Sen. Tester reintroduces bill to let agencies share qualified job applicants

Lawmakers and good-government groups say the Competitive Service Act of 2015 would reduce duplication among agencies by creating a \"best qualified list\" for s...

A bipartisan group of senators again is trying to make the federal hiring process a little easier.

Five members of the upper chamber Tuesday introduced the Competitive Service Act of 2015, which would let agencies create a “best qualified list” of candidates for similar jobs across the government.

The bill is meant to reduce duplication among agencies that currently can’t share information about prospective employees who have been deemed eligible for hire.

Sens. Jon Tester (D-Mont.), Rob Portman (R-Ohio), Ben Cardin (D-Md.), Jerry Moran (R-Kan.) and Heidi Heitkamp (D-N.D.) sponsored the bill. Employee organizations and good-government groups had pushed for it.

“This legislation is a practical approach that will streamline and improve the hiring process for federal jobs so we can ensure that the most qualified, talented people are hired more quickly. It’s time that the federal government modernize its recruitment process to make it more effective for applicants and more efficient for the federal taxpayers,” said Cardin in a press release. “According to the Government Accountability Office, nearly one-third of federal workers will be eligible to retire by September 2017. We need to re-think how the federal government hires people if we want to avoid ‘mission critical skills gaps’ likely to be caused by the coming retirement wave.”

The six-page bill is straightforward. It would require the Office of Personnel Management to develop regulations for how the sharing of qualified applicants would work. The legislation also would require agencies to meet collective bargaining requirements and provide notice to potential internal candidates.

Otherwise, the hiring official could look for the three highest-rated candidates in the same occupational series and at similar grade levels.

“Our bill will streamline the hiring process — enabling agencies to share applicant pools so that qualified individuals will not have to undergo an already slow hiring process time and time again for similar positions across the federal government,” Portman said. “This is a common sense bill to help agencies get the right people in the right jobs in a more efficient manner.”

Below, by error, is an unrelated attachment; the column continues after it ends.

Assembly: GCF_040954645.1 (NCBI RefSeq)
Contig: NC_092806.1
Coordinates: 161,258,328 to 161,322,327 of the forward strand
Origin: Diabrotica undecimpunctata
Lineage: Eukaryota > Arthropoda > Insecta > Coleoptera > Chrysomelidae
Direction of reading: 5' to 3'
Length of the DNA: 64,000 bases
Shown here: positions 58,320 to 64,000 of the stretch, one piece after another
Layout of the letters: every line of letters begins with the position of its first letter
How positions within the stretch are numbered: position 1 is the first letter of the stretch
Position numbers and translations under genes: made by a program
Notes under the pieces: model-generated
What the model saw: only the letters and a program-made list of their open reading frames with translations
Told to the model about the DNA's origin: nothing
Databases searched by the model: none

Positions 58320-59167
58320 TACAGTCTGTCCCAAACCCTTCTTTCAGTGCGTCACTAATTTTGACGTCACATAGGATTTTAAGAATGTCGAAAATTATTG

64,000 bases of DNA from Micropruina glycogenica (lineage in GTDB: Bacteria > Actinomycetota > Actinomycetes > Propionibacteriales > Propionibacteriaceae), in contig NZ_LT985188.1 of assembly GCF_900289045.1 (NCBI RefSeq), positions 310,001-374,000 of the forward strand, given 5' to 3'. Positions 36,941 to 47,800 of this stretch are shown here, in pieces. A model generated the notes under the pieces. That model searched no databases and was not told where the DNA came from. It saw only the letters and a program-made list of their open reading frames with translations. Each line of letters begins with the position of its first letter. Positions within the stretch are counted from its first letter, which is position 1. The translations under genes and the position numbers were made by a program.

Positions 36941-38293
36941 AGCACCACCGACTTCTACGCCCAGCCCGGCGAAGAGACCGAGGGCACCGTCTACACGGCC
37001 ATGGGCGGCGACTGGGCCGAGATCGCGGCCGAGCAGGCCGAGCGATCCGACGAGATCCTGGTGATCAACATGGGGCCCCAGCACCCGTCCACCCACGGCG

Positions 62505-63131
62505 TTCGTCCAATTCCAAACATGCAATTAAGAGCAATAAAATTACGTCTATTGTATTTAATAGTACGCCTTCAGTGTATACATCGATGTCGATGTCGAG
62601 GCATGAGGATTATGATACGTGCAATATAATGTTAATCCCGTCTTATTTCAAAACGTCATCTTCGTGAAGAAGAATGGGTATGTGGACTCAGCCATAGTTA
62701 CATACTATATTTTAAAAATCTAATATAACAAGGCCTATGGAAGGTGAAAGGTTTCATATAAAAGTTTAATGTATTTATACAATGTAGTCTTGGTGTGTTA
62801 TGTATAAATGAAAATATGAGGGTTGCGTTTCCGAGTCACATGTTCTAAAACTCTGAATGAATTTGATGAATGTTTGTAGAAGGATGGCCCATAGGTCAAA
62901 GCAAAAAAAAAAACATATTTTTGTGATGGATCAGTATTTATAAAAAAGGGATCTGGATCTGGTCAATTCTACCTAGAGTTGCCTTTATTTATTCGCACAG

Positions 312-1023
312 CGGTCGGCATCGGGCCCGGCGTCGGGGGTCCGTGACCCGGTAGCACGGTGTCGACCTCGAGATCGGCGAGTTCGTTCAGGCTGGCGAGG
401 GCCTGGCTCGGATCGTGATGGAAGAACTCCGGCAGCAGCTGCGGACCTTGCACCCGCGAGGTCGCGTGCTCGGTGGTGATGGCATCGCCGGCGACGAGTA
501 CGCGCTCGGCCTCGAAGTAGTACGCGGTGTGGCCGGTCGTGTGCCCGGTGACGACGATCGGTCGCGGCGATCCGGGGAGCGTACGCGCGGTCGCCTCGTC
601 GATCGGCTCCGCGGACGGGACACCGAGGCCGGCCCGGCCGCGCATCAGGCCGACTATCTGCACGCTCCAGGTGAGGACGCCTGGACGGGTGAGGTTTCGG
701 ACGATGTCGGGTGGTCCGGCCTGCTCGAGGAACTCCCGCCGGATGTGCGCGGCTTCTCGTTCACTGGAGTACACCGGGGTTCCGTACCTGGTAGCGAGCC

This is the second year in a row that Tester and other sponsors have introduced the bill. Rep. Gerry Connolly (D-Va.) last year introduced a companion bill in the House.

Neither version of the Competitive Service Act of 2014 got out of committee.

The Obama administration has been trying to improve the sharing of candidates since 2009, but has had limited success.

The good-government groups and employee organizations were pleased that Tester and fellow senators were trying to push this bill through again.

“This bipartisan legislation represents a common-sense way of treating our government as a single organization trying to achieve shared goals rather than a disconnected collection of many agencies,” said Max Stier, CEO of the Partnership for Public Service, in a statement. “Under existing law, if agencies have similar hiring needs, they cannot share assessments of applicants with one another. By allowing this information to be shared, the legislation would cut down on duplicative work and provide qualified candidates not chosen for a critical position at one agency to be expeditiously considered for a similar job at another agency.”

Stier said that he expected Connolly and Rep. Rob Wittman (R-Va.) to introduce a companion bill later this week.

Richard Thissen, the president of the National Active and Retired Federal Employees Association; Patricia Niehaus, the national president of the Federal Managers Association; and Laurel McFarland, the executive director of the Network of Schools of Public Policy, Affairs, and Administration, support the Senate bill.


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